Aboard Air Force OneEn Route North Kingstown, Rhode Island 9:42 A.M. EDT MS. JEAN-PIERRE: Good morning. As you all know, we’ve — we’re hea
Aboard Air Force One
En Route North Kingstown, Rhode Island
9:42 A.M. EDT
MS. JEAN-PIERRE: Good morning. As you all know, we’ve — we’re headed to Connecticut today for the Coast Guard Academy’s 140th Commencement Exercises, where the President will deliver the keynote address.
This is the second time the President has addressed a graduating class at the Coast Guard Academy. He first did as Vice President in 2013.
In his remarks, the President will discuss the challenges the graduating class has faced over the last year. During a pandemic that upended so many of our lives, they adapted and showed their resilience.
The President will also discuss the world — the world the 140th graduating class is walking into and the challenges and threats our country faces. He will highlight the critical role of the Coast Guard in responding to those challenges, from COVID-19 to the hurricanes and wildfires exacerbated by climate change.
Finally, the President will explain how economic security is national security and the need to invest at home so we operate from a position of strength. He will underscore the critical role of the Coast Guard in maintaining maritime security and protecting Americans’ interests around the world.
I have a readout for you. So, as you know, the United States is working tirelessly through various levels of government to express support for a ceasefire, get to a place of sustainable calm, and build a path forward to addressing the underlying causes of conflict.
The President spoke with Prime Minister Netanyahu again this morning — the fourth time that President Biden has spoken with the Prime Minister — Prime Minister Netanyahu — in this week — in this past week.
I’ll read out — I have the readout in front of me for you here. As I mentioned, they spoke this morning. “The two leaders had a detailed discussion on the state of events in Gaza, Israelis’ progress in degrading the capabilities of Hamas and other terrorist elements, and ongoing diplomatic efforts by regional governments and the United States. The President conveyed to the Prime Minister that he expected a significant de-escalation today on the path to a ceasefire.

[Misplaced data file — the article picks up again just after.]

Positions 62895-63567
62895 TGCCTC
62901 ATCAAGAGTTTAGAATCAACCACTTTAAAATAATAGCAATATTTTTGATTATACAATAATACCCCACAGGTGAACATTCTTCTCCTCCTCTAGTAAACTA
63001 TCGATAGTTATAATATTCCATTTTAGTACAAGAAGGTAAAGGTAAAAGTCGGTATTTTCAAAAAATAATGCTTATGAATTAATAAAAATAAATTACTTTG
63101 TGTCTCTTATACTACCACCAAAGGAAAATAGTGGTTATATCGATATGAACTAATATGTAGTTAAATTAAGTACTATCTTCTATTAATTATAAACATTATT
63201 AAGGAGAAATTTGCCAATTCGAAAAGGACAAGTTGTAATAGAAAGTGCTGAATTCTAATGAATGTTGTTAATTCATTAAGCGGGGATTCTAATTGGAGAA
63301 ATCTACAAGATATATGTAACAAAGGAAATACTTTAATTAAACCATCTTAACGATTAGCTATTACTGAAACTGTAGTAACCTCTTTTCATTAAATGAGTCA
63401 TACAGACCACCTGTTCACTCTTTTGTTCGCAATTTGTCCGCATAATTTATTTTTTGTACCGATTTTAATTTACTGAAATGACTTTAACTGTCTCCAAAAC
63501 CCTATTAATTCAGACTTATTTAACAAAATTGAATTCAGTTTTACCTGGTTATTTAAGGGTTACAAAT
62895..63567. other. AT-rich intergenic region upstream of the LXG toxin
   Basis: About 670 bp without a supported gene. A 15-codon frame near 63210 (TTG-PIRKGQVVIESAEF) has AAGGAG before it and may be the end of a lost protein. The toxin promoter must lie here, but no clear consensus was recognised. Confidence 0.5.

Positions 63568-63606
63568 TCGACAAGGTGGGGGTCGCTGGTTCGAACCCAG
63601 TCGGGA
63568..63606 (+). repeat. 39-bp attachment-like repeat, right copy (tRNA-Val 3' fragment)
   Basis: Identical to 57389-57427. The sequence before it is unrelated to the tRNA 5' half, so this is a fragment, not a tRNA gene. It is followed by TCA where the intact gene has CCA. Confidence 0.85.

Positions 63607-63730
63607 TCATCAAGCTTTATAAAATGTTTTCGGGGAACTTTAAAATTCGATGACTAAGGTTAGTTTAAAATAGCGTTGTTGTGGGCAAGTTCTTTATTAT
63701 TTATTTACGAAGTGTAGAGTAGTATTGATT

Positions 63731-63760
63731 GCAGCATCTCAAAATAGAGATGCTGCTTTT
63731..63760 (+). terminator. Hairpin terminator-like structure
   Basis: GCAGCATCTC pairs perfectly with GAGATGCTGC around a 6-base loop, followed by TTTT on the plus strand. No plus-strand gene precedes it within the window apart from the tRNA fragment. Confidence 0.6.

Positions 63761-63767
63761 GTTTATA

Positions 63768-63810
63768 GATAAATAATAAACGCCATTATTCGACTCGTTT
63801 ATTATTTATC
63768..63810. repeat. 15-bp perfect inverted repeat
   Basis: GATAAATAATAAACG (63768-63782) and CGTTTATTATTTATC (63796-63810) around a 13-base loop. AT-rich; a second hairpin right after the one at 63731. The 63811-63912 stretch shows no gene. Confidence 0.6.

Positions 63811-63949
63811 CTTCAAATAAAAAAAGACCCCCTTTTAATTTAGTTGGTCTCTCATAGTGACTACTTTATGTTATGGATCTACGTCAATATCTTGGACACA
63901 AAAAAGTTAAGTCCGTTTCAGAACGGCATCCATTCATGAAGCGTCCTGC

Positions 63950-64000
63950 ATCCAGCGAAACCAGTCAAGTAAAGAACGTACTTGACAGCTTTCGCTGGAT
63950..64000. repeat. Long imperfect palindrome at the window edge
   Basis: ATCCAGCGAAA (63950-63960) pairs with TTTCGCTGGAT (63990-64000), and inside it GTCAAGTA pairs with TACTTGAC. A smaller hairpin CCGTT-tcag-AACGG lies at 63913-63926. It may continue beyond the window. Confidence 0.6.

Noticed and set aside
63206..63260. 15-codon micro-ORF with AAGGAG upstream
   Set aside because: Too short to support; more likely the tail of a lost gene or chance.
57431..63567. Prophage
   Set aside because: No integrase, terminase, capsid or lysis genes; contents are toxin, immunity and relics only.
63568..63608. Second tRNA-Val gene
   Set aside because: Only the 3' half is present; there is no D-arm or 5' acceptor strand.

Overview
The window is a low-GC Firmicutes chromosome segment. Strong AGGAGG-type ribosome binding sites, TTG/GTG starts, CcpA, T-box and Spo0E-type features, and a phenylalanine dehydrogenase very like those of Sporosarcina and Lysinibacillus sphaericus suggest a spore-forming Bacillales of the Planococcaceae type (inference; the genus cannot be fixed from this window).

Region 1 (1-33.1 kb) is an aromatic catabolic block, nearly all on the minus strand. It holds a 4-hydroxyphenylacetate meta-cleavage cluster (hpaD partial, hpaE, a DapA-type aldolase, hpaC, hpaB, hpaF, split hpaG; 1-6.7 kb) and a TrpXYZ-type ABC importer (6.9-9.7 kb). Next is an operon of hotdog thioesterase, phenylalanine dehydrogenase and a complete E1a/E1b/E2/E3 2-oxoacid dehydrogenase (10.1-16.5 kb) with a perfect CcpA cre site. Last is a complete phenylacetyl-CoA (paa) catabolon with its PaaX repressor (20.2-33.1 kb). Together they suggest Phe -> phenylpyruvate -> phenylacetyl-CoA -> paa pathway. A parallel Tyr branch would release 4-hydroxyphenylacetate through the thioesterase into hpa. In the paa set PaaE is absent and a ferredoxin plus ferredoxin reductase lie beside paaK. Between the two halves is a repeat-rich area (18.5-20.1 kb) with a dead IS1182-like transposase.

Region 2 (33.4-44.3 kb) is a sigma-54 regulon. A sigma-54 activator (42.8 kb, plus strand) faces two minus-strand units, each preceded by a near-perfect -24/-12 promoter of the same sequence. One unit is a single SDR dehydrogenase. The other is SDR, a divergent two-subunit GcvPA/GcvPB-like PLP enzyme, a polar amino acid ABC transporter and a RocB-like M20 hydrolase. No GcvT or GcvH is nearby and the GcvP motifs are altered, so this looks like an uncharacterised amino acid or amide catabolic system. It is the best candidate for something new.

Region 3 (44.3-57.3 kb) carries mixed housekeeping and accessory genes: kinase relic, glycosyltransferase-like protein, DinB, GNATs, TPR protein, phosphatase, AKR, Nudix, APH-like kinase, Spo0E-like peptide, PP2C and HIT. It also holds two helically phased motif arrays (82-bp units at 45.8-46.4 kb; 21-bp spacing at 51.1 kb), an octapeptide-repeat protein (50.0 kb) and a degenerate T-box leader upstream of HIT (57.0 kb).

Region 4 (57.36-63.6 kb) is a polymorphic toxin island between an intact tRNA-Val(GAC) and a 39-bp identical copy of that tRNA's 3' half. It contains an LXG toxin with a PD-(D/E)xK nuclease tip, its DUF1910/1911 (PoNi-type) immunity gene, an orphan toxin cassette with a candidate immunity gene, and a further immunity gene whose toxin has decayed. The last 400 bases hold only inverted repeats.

We, as you know — and Jen has said this to you all already — we have had over 60 calls in the past week, from the President on down, with senior leaders in Israel, the Palestinian Authority, and across the region. And we will continue to remain deeply engaged in intensive, quiet diplomacy to hold the current violence and find the way forward.
We’ll — we’ll start with some questions.
Q Did you get any assurances from Netanyahu? Any — anything at all in terms of their plans, their actions?
MS. JEAN-PIERRE: I’m just going to reiterate that this is the conversation that they had this morning. Let the — let the readout play out for itself. Our focus has not changed. We are — we are working towards a — a de-escalation, as I just read, to a sustainable calm, as we have stated over again.
And the way that — our approach is to make sure that we do this quietly, intensively, in a diplomatic way. And, as you know, the President has done this for a long time — right? — for decades. And so he — this is — he believes — with this, in particular, conflict situation that we’re in, this is the approach that we need to be taking.
Q Why the deadline? Why the deadline? That’s a new, sort of, detail. Why today? And what recourse does the U.S. have to take if Israel doesn’t meet that deadline?